For all the excitement and promise of blockchain-based technology, it’s vital to remember that the very “newness” of a technology can lead to issues of basic legal compatibility. Few if any technologies magically create their own regulatory framework whole cloth, after all. For this reason, technology providers wishing to use the blockchain—or related distributed ledger technology (DLT)—in their own offerings necessarily must pay careful attention to how their particular blockchain-based technology will interact with the established (and evolving) contracts, laws and customer expectations encountered in the marketplace. Here are three of the biggest issues that await providers:
Back in January, news of reversed transactions on the Ethereum Classic (ETC) blockchain (little brother to the main Ethereum blockchain) made headlines and raised concerns about blockchain security. The product of a “51% attack,” these transaction reversals allowed some ETC tokens to be spent twice, a cardinal sin in cryptocurrency called a “double spend,” and the exact problem blockchains were invented to solve.
The use of blockchain and cryptocurrency platforms continues to evolve and expand into new markets. We recently highlighted the new patent issued to tZERO covering blockchain-based methods and systems to trade “digital transactional items,” so it should be no surprise that another company—UK-based VAKT—has developed a blockchain platform for energy commodity trading.
With bitcoin prices rising from the dead over the last few weeks (up nearly 25% from a December 14 low), there’s a degree of renewed excitement regarding blockchain and cryptocurrency. But as general public interest rises and falls, the steady process of creating useful applications and systems for distributed ledger technology continues. The issuing of new patents is one observable part of this process, and as such, it’s worth noting that trading platform tZERO, a portfolio company of the e-commerce giant Overstock, was recently awarded a patent outlining how it may merge legacy trading systems with cryptocurrencies and digital asset technology.
With the World Series upon us, here in Los Angeles, all eyes are on the Dodgers, who are in the hunt for their first championship trophy since 1988, a year best remembered for its epic mustaches and Kirk Gibson’s cinematic, two-out, walk-off home run. What may have gotten lost in the excitement, though, is a unique Dodgers fan giveaway that might also be remembered years from now.
The journey by which the blockchain and its underlying distributed ledger technology (DLT) becomes an everyday aspect of doing business is one of a thousand small steps, many of them legislative and regulatory. In “California’s New Law on Corporate Blockchain Use,” colleagues Sara J. O’Connell and Riaz A. Karamali examine California’s recently signed SB-838, which amends Cal. Corp. Code § 204 (General Corporation Law) and Cal. Corp. Code § 2603 (Social Purpose Corporation Act) to allow certain corporations to use blockchain technology for certain corporate records. (Legislation triggering the formation of a “blockchain working group” that will evaluate the risks and legal implications associated with the use of the technology by state government and California-based businesses was also signed into law.)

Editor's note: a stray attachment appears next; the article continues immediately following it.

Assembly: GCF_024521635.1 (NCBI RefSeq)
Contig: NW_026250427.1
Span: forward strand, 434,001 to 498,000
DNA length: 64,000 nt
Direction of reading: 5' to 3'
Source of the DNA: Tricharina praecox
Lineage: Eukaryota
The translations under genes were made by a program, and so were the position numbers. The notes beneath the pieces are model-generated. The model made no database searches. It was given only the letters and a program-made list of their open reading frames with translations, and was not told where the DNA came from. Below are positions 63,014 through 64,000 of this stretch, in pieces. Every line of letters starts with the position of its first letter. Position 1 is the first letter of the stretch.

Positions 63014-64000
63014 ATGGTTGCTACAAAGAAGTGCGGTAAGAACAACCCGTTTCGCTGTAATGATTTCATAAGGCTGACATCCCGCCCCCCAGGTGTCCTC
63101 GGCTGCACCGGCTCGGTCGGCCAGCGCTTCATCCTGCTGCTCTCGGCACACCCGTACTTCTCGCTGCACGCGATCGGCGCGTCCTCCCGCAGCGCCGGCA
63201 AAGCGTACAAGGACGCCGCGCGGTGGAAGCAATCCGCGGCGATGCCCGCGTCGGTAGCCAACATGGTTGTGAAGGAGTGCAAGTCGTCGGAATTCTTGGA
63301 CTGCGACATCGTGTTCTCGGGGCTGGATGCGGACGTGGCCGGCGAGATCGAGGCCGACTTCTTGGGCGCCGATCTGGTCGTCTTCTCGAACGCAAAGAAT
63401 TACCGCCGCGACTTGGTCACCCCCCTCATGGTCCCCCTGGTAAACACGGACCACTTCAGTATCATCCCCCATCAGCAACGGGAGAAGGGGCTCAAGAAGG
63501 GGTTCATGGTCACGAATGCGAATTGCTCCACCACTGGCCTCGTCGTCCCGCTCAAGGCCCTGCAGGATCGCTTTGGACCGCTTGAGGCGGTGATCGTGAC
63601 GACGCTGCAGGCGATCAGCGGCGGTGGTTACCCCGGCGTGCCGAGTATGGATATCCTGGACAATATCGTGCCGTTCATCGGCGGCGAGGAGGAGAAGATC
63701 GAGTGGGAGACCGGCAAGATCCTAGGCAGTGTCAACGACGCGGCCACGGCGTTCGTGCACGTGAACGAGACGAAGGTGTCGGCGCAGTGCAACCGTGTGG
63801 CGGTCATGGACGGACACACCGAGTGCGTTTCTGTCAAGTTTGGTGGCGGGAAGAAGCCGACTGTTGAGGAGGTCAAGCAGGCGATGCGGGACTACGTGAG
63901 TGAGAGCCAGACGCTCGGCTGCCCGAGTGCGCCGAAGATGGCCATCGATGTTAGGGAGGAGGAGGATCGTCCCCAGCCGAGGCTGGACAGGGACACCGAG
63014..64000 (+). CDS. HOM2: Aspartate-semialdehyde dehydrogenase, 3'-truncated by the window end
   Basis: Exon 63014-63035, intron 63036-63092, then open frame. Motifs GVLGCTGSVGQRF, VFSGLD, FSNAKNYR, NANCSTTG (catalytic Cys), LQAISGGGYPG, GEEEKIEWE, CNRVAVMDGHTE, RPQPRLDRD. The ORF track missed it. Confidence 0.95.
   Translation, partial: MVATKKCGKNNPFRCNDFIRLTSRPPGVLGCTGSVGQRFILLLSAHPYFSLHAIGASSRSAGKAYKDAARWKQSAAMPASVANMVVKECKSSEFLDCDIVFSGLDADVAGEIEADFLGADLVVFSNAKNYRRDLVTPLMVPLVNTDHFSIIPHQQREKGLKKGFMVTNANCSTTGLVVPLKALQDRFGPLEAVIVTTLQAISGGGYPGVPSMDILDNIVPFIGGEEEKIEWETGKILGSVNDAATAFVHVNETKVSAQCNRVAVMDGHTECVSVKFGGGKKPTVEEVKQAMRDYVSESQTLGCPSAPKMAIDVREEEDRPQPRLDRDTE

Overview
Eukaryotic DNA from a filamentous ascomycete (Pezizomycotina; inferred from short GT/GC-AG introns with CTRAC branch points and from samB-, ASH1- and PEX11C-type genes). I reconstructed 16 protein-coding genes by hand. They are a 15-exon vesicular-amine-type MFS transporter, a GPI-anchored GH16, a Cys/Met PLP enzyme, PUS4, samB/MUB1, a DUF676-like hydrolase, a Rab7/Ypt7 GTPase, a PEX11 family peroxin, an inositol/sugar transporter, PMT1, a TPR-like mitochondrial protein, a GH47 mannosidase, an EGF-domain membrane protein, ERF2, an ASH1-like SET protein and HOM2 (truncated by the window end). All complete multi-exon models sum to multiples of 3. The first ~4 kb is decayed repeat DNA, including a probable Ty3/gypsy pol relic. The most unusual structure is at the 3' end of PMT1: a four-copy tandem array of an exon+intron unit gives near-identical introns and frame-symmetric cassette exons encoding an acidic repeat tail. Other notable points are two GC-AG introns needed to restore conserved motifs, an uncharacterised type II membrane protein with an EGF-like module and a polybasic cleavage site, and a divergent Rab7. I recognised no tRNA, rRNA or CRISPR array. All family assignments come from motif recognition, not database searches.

As we approach 2020, distributed ledger technologies (DLT) appear likely to have a far-reaching, comprehensive impact on our global economy. But core components of that economy—intellectual property rights in particular—sit in tension with DLT. Copyright owners learned this lesson with the advent of BitTorrent. Patent owners will face similar threats from DLT-based computing platforms executing programs referred to as “smart contracts.” To date, less than 500 U.S. patents have issued with the term “blockchain” in a claim, and none appear to have been litigated. As such, many nuances of DLT patent enforcement have not yet manifested. Nonetheless, even a cursory review of current case law reveals the road to a decentralized utopia is laden with patent-law potholes.
As the blockchain avalanche continues, and ever-increasing numbers of blockchain-based patent applications seek issuance, savvy inventors and practitioners continue probing for patent-eligible space. Blockchain apps ultimately will face the same barriers as other software applications—key among them being new rules on subject matter eligibility. For those hoping to make it past such obstacles, performance-related refinements to blockchain technology may provide a safe harbor.
A recent order by the SEC relating to an initial coin offering (ICO) by Munchee Inc. dealt a blow to the common practice of making a distinction between “utility tokens” and “security tokens.” In doing so, the SEC seems to also reject what our colleagues Daniel N. Budofsky and Robert B. Robbins refer to as the “magic frog” approach, the belief that a token can begin life as a security token (i.e., a magic frog) but at the point that the application and ecosystem go “live,” the token will be transformed into a utility token (i.e., the magic frog becomes a prince) and any securities law restrictions will no longer apply. In their recent client alert, “The SEC’s Shutdown of the Munchee ICO,” they examine this issue in greater detail and explore ways in which it is still possible to carry out an ICO that’s in compliance with the Securities Act.